Andrea Edwards

The Creation of Core Memories

He is ready but refused the paper undies
Jax had his tonsils and adenoids out five days ago. We’ve been around the traps a few times with kiddy operations, but it seems it’s not something you ever get used to. It rips your heart out and the sweat stress stinks! We’ve been very lucky though, as we have two, strong, healthy boys, so definitely nothing to complain about. They recover fast.
As Jax was waiting to go into surgery, Steve and I were sharing our tonsil memories to distract him (and us) from what was coming. We were also seven at the time, and I remember the experience as clear as day. I remember where my hospital bed was in the kids’ ward, the feeling of love and concern from my parents, the gift I got for being a brave girl, and even the jelly I got to eat. Steve also had very strong memories – also good.
Not bad for almost 40 years after the fact.
At that moment it occurred to me how important this experience could be for our little guy – aka an Inside Out ‘core memory’ moment. Something he could potentially remember much later in life! Shite, there’s some responsibility! Steve we better make this awesome.
So we did our best. Lots of love and concern. Lots of attention and cuddles. But lots of giggles and silliness too. He didn’t come out of the operation with a sense of humour though – that took a couple of days to kick back in. We kept the whole experience light though. How else do you get through these things?
Family selfie pre-op
With all that said, if anything is going to lock this in as a core memory, I think it is pain. Jax does not want to go back to hospital. All romance and nonchalance about hospitals is over. He now knows he can go into hospital and wake up with a VERY big ouchie in his throat. Definitely a ‘Not Happy Jan’ moment.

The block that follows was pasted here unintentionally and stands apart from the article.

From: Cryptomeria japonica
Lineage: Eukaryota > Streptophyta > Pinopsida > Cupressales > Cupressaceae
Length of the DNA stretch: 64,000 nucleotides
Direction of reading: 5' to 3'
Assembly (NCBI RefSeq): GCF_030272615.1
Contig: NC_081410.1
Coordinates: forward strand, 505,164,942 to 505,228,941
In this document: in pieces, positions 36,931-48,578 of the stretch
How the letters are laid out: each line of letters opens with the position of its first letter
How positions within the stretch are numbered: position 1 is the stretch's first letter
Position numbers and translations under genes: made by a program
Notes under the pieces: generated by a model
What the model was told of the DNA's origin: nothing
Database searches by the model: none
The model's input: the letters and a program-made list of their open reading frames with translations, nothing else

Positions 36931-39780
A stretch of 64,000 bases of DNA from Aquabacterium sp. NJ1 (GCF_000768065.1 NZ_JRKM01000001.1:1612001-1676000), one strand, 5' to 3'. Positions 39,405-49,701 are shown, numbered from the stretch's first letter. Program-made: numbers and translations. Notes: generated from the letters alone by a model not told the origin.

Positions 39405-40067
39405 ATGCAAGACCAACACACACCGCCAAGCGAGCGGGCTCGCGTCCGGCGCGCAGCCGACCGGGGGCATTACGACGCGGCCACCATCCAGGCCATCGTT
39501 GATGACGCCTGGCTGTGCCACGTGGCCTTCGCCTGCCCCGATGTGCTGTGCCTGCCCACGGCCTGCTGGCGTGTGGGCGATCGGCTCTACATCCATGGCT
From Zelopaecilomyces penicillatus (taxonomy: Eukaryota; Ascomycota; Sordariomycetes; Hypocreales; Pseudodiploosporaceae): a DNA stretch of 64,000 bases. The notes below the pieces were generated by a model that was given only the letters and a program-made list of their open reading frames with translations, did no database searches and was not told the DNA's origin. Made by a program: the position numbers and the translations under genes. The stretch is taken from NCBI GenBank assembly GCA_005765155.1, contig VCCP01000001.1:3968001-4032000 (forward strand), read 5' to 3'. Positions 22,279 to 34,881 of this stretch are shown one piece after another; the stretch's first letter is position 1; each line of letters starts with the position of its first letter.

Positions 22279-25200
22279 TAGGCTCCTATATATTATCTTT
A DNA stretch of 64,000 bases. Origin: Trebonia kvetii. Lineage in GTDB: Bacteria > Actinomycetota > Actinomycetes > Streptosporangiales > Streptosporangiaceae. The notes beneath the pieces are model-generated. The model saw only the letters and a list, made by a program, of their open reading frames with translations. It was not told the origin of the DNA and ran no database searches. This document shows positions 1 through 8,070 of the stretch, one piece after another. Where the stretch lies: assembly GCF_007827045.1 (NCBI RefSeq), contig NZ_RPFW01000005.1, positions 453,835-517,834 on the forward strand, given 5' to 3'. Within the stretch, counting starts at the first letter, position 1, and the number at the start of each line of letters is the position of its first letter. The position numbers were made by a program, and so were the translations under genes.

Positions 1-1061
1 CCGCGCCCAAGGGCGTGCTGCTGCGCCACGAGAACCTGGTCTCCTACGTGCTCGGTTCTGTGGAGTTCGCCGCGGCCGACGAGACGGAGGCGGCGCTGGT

But he’s come through it awesomely and as I write this, he’s out having a Nerf war with the kids in our condo. He’ll be fine to start his new school year tomorrow.
However pain isn’t the only reason for a core memory. Disgust is too. I was three when mum dished up lambs fry. I don’t know why, but she constantly cooked revolting food and the four of us constantly refused to eat it. There was a lot of fighting and tears around our dinner table that’s for sure. But of all the foods she cooked, lambs fry was the worst. Revolting stuff.
This morning. He’s doing great
Anyway, this evening I remember sitting at the table refusing to eat it. I got in so much trouble but stubbornness and me were already friends. No way was I putting that foul shit in my mouth. They eventually gave up, but the next day, it was served up as lunch at my pre-school. The staff were instructed that I had to eat it. I didn’t.
They kept going though and at the end of the school day, while all of the other kids were playing just outside the window, I sat with that foul concoction in front of me, still refusing to eat it. I remember my dad came to pick me up that day, and the look of compassion on his face is deeply etched in my memory. I can only imagine how retched tiny-little-me looked, sitting in the window, still refusing to eat it.
I won that battle, and I reckon those sorts of wins are important for one’s development. It’s also impacted how I parent today.
I will never force the boys to eat anything. Encourage, not force. I want them to find their love for the food they eat – whether it’s now or later – because it’s more important that none of their core memories are tied to an unpleasant food moment. I’ve got too many of them and am doing my darndest to make sure my boys don’t. I know they’ll be braver than I when it comes to food.
Core memories are fascinating. Care to share one of yours with me?
Yours, without the bollocks
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